(Reuters) - Hundreds of people forced from their homes by a small wildfire near the University of Colorado in Boulder were allowed to return to their properties on Monday as firefighters made headway in containing the blaze, officials said.
The Sunshine Fire, named after a canyon where it broke out early on Sunday, has scorched 62 acres (25 hectares) of woodland and is 50 percent contained, said Gabi Boerkircher, spokeswoman for the Boulder Office of Emergency Management.
No structures have been damaged and no injuries have been reported, Boerkircher said. Authorities have said the blaze appears to have been caused by human activity.
The fire on Sunday threatened more than 400 homes in the foothills near the university's campus, and residents were ordered to evacuate.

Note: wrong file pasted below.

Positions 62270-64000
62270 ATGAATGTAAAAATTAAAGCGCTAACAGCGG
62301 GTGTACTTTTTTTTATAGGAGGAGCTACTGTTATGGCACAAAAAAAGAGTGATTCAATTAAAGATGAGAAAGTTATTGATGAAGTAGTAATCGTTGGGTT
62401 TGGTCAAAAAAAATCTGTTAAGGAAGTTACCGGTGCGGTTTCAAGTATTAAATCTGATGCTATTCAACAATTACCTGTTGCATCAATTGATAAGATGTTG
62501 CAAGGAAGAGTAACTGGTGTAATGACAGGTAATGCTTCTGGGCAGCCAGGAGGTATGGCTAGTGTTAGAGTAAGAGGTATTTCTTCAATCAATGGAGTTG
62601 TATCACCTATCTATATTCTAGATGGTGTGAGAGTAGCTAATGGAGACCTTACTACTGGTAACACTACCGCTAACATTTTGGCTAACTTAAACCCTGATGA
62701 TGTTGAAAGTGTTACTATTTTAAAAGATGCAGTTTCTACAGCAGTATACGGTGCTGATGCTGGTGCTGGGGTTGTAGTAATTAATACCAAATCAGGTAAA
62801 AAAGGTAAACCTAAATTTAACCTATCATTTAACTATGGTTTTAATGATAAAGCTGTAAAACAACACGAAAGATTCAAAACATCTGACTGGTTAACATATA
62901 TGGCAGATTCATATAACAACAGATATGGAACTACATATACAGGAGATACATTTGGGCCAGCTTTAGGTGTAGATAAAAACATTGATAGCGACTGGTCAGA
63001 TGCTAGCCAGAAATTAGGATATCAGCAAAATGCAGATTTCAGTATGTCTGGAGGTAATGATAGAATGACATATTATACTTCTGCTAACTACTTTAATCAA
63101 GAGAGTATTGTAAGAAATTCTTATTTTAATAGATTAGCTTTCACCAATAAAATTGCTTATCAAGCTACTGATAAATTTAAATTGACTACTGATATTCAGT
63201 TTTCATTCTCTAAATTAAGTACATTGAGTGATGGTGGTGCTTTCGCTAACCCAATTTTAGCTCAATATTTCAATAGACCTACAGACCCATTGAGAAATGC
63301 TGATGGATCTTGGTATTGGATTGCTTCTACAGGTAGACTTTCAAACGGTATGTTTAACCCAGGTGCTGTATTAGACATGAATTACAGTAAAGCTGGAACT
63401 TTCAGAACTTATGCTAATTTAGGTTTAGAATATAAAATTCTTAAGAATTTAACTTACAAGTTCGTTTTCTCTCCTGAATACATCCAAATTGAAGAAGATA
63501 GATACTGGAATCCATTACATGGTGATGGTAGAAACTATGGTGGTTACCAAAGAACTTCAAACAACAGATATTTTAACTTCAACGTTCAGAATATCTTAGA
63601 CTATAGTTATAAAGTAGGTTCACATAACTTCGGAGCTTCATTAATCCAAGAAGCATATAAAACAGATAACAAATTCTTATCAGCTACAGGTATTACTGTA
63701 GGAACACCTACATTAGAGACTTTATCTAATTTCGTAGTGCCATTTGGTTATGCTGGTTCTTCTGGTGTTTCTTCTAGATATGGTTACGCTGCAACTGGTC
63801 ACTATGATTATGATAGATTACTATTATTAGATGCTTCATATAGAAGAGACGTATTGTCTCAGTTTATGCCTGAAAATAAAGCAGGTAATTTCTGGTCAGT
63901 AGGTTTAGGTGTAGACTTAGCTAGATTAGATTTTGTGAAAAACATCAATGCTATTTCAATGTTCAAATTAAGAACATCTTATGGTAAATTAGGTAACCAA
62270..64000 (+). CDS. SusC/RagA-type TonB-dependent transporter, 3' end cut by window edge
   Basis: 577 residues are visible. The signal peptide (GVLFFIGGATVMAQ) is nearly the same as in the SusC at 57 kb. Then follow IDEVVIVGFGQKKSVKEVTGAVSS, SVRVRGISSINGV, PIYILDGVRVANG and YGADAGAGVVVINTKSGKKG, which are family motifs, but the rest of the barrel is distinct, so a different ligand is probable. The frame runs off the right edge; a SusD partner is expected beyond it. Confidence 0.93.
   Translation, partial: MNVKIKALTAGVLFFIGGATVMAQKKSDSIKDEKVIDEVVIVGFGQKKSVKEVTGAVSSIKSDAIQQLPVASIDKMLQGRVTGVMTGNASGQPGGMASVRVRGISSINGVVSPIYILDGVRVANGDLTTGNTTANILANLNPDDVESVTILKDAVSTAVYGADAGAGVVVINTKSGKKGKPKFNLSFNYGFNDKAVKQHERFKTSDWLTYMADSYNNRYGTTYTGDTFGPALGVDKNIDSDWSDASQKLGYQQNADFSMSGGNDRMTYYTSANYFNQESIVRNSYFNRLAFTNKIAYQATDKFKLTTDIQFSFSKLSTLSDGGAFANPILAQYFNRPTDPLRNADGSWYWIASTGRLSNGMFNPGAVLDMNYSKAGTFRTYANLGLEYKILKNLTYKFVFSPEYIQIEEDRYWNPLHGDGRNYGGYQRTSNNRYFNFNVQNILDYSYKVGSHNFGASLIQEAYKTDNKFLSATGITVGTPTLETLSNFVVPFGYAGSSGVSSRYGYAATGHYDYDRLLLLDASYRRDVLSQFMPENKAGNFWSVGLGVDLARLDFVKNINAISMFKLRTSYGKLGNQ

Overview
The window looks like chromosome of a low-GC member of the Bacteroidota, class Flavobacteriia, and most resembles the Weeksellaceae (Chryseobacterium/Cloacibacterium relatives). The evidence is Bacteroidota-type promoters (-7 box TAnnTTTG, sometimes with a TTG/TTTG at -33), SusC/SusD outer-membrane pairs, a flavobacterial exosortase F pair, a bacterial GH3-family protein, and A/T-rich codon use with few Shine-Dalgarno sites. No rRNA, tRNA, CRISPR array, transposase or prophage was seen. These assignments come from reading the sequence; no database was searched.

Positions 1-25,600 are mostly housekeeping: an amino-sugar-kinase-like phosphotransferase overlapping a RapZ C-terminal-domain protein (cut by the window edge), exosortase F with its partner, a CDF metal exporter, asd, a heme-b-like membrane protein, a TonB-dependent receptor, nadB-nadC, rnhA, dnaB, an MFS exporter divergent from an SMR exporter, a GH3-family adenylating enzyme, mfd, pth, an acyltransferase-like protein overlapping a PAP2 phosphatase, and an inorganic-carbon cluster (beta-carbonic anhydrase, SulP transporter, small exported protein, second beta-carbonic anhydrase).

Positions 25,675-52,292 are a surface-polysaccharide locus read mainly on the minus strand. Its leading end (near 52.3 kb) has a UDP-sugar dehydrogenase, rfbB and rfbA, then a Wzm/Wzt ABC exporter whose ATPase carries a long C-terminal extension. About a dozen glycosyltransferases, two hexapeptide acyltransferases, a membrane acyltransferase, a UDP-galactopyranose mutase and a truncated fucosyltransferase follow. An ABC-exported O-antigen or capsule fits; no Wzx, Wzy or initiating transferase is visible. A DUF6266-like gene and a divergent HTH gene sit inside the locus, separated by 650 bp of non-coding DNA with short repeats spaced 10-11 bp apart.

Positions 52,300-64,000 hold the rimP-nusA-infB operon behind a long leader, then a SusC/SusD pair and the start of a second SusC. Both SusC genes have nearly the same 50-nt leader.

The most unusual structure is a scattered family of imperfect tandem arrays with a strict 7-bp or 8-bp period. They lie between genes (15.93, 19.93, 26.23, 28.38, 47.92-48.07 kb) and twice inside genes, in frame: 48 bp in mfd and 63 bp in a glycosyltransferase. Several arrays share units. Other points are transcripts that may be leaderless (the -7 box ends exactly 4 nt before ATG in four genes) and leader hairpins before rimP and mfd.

Forecasts had called for high winds, which may have fanned the fire, but the weather instead calmed overnight, allowing firefighters to put out hot spots and flare-ups, officials said.
Authorities lifted evacuation orders on Monday morning, re-opening roads and allowing residents to return. Still, a force of nearly 180 firefighters was battling the blaze on Monday.
Forecasters have issued a "red flag" warning for the area because of warm temperatures and dry conditions. As a result, firefighters were on guard in case the blaze jumps a containment line.
Much of Colorado, Kansas, Oklahoma, New Mexico and Nebraska are in drought conditions ranging from moderate to extreme, the agency said.
Prairie fires stoked by high winds and tinder-dry vegetation in the southern Great Plains killed at least six people and prompted thousands of residents to evacuate early this month.
(Reporting by Alex Dobuzinskis in Los Angeles; editing by Grant McCool)